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Five good study habits

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Published: 6 April 2020

University of Sunderland in London students studying at computers

Classes might be happening over your computer for a while, but life at the University of Sunderland in London still goes on. It’s been said a lot, but developing routines and habits is the best way to look after your mental health while we’re in lockdown. What better habit for a university student to practice than studying!? Try out some of our five favourite study habits and learn some life-long skills.

Make a schedule

Number one on any list of study habits has to be making a schedule. Writing down what you’re going to do and when gives you something to build your days around and lets you keep an eye on your progress. There’s loads of guidance on writing a study schedule online. But start by making it simple, work out what you want to achieve that week, then that day and break your day up into manageable chunks. 

Create your environment

This one is so important while we’re on lockdown. Finding your own space can help you focus. But it also means that, when you leave that area, you can switch off and relax. Make sure it’s a quiet spot where you’re less likely to be disturbed. If noise is unavoidable, try wearing headphones. There are loads of free playlists to listen to that help give you focus. Also, try to avoid studying on the bed or the sofa.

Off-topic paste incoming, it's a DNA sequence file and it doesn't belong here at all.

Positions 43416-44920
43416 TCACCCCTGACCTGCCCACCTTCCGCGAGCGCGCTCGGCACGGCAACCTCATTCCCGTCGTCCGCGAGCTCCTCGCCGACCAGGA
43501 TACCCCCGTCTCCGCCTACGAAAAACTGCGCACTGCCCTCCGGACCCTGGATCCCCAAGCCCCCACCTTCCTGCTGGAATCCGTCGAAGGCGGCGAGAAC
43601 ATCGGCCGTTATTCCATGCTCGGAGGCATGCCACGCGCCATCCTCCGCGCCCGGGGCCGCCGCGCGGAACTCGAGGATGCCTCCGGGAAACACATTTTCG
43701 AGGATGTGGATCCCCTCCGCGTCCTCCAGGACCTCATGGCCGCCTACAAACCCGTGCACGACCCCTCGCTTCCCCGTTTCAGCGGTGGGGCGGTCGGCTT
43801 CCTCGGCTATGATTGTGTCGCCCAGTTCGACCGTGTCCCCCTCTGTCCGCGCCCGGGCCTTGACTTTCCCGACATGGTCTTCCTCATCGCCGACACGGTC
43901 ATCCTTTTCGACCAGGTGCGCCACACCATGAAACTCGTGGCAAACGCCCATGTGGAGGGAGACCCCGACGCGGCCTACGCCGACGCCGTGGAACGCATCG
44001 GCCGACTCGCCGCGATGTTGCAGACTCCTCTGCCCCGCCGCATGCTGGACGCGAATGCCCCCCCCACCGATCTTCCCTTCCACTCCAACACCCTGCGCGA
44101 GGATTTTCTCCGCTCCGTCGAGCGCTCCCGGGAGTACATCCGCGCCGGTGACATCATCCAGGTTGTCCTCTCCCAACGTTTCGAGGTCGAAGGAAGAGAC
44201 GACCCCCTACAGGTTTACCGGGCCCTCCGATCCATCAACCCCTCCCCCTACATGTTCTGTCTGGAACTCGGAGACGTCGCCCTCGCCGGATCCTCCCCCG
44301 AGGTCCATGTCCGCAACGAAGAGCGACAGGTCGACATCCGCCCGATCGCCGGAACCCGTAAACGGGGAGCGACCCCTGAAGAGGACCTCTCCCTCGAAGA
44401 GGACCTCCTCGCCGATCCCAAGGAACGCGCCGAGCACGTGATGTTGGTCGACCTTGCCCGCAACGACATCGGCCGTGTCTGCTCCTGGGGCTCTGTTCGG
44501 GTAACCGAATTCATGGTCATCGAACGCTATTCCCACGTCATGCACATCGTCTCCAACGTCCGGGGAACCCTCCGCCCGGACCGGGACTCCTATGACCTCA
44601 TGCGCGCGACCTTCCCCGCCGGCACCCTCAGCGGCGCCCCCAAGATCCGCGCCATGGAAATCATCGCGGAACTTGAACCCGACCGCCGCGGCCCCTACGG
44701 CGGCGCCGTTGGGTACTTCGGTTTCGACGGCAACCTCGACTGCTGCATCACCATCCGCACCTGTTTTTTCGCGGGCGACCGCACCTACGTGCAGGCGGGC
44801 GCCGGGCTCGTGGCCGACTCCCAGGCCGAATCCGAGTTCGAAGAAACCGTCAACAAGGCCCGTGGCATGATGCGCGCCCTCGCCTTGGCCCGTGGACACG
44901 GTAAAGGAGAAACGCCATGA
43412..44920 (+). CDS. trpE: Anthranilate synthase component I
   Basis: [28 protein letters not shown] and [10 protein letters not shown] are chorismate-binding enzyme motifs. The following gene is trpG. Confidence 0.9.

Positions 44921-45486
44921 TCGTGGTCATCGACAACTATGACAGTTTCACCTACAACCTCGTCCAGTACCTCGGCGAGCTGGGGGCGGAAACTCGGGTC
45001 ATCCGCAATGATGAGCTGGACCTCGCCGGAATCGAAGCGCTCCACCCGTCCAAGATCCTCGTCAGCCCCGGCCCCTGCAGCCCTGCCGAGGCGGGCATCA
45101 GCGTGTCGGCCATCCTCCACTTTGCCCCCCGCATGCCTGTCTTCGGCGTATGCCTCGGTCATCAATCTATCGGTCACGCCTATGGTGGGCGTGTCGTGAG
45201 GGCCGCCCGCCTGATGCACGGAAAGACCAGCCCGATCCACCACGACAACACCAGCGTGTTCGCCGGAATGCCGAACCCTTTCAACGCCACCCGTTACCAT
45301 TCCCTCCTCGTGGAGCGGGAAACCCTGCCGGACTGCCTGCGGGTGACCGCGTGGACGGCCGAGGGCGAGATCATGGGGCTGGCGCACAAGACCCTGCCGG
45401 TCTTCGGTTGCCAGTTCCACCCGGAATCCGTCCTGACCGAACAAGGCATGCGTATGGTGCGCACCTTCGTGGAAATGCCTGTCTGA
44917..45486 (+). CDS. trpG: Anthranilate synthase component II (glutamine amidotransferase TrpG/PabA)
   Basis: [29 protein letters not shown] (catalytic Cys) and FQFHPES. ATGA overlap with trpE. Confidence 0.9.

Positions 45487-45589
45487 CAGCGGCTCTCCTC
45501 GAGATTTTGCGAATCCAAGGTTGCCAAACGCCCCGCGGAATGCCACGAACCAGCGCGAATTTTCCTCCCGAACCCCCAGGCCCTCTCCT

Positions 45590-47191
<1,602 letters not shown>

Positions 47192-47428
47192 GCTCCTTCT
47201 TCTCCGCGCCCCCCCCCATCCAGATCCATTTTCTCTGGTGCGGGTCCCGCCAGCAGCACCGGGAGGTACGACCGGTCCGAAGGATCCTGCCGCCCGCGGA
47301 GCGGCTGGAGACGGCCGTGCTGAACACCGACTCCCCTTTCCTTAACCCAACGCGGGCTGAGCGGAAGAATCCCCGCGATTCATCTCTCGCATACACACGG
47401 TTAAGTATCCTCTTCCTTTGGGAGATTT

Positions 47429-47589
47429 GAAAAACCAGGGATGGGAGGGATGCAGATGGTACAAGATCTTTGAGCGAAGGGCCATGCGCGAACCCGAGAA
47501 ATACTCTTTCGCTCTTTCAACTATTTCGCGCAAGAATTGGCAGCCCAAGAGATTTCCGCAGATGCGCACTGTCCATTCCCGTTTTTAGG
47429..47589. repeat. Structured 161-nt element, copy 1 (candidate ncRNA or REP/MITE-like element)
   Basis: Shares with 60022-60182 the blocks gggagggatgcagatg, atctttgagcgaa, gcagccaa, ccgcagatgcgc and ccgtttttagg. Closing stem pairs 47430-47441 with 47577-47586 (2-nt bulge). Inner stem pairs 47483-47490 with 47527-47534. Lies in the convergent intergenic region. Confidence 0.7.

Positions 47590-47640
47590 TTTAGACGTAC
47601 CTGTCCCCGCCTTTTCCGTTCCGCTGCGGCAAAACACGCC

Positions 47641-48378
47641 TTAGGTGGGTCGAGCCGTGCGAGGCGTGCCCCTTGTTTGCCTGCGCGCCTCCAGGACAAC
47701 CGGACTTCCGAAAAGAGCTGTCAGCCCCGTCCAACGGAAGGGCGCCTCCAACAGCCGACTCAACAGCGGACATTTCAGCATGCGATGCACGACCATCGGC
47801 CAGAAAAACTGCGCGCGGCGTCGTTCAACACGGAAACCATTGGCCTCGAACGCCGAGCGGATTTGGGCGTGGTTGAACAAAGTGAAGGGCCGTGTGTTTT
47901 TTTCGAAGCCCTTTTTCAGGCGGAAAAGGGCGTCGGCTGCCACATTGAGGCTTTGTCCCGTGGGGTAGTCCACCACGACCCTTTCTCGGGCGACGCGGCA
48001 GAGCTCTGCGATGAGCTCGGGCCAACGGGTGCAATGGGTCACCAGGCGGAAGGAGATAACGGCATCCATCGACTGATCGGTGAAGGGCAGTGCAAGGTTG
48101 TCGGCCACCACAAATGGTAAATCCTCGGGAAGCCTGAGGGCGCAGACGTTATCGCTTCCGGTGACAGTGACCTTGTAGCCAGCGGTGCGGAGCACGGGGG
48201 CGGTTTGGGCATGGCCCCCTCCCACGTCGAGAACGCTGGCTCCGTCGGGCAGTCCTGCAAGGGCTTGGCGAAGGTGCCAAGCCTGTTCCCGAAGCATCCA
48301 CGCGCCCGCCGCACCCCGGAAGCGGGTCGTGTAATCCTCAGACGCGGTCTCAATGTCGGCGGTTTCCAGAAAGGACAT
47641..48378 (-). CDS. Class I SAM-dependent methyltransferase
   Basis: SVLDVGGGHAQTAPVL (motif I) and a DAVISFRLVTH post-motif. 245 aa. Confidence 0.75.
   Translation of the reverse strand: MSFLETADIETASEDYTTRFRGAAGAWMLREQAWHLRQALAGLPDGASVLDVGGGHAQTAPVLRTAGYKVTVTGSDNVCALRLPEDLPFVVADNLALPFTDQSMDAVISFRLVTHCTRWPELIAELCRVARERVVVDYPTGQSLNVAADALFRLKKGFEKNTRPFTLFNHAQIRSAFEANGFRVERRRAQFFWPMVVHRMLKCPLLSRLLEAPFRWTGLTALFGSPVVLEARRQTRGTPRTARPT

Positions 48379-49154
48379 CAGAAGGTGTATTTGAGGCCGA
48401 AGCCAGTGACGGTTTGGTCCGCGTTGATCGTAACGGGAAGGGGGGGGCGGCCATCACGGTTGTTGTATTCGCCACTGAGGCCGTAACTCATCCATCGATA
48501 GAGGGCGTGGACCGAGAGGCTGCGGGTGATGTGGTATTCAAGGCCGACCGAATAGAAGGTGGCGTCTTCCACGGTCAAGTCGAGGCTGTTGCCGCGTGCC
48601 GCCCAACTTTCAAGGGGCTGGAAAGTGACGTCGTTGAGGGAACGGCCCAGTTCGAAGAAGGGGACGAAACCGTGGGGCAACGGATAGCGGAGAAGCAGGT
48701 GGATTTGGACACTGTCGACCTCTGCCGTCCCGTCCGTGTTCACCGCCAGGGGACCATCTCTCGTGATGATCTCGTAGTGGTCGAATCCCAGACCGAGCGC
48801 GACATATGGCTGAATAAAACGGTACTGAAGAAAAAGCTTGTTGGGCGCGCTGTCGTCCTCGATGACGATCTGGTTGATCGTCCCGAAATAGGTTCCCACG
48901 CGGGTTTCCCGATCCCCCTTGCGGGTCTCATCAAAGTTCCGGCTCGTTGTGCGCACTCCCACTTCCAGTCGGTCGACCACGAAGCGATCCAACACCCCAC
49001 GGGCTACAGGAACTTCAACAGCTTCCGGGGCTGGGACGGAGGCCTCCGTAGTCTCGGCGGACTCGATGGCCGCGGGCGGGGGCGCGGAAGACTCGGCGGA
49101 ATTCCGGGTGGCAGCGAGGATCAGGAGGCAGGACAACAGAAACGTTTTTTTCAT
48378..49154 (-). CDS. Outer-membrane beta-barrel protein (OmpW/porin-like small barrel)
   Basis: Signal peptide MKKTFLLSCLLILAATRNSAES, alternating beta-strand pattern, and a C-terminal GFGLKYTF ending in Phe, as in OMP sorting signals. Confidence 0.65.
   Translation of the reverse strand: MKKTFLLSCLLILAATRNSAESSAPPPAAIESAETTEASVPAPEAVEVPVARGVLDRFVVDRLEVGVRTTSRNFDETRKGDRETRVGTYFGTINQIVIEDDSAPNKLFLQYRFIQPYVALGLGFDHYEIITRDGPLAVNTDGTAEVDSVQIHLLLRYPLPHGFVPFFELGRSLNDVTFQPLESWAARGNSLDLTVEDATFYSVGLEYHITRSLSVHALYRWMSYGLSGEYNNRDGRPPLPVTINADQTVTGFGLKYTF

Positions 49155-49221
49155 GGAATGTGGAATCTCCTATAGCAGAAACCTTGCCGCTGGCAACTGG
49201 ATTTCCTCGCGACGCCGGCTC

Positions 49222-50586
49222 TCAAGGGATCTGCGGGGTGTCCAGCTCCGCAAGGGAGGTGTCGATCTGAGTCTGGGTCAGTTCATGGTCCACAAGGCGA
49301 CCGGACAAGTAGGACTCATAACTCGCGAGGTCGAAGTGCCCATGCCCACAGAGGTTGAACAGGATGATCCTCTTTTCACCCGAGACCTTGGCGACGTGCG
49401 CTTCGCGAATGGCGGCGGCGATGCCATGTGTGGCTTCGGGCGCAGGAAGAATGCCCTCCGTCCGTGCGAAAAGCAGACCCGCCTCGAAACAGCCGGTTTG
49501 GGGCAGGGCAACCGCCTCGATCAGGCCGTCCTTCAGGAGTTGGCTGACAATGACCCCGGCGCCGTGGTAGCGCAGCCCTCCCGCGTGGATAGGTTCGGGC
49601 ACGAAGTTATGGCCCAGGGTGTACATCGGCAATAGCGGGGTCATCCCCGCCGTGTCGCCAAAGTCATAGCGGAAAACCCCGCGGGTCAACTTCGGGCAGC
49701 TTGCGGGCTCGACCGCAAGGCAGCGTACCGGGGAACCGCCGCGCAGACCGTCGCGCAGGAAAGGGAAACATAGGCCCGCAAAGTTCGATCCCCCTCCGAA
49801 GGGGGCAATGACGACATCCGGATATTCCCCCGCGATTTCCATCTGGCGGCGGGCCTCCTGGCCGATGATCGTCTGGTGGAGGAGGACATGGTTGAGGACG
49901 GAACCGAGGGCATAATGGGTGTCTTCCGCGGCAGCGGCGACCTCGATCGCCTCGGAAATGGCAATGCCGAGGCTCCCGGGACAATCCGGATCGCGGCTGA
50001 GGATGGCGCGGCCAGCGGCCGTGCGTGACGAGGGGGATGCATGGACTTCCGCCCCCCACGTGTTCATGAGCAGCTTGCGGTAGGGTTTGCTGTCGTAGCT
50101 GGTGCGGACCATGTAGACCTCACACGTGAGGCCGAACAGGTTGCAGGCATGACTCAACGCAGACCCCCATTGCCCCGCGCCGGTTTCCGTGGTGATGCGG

Study in bursts

Treat your brain like a muscle. You wouldn’t work out one muscle for eight hours a day because you’d very quickly tire yourself out. So don’t try studying all day non-stop. Instead, try working in short bursts then taking breaks. One popular method is the Pomodoro Technique. In it, you work for 25 minutes then take a five-minute break. Repeat this four times but on the fourth break rest for 20 minutes. You should find you’re able to focus better. 


Of all the tips on this list, this could be the most important. Studies show that sleep plays an important part in memory both before and after learning a new task. The NHS recommends you sleep for eight hours each night. There are loads of tips out there for falling, and staying, asleep. But try simple things like avoiding caffeine after 12pm and turning off screens an hour before you want to fall asleep. 

Find a study group

Studying with other people is a great way to stay on top of your workload and help you to see things from a different perspective rather than trying to work everything out on your own. Plus, whilst we’re in lockdown, a study group could help you keep in contact with people outside of your home. Try the Halo app for finding students near you or connect with your classmates over social media or video conferencing apps like Zoom, Skype or Whatsapp.

There are, of course, hundreds of more tips out there. But studying is a very individual thing, so spend some time finding out what works best for you. Share your favourite study tips with us on Facebook, Twitter and Instagram using #WeAreSunLon.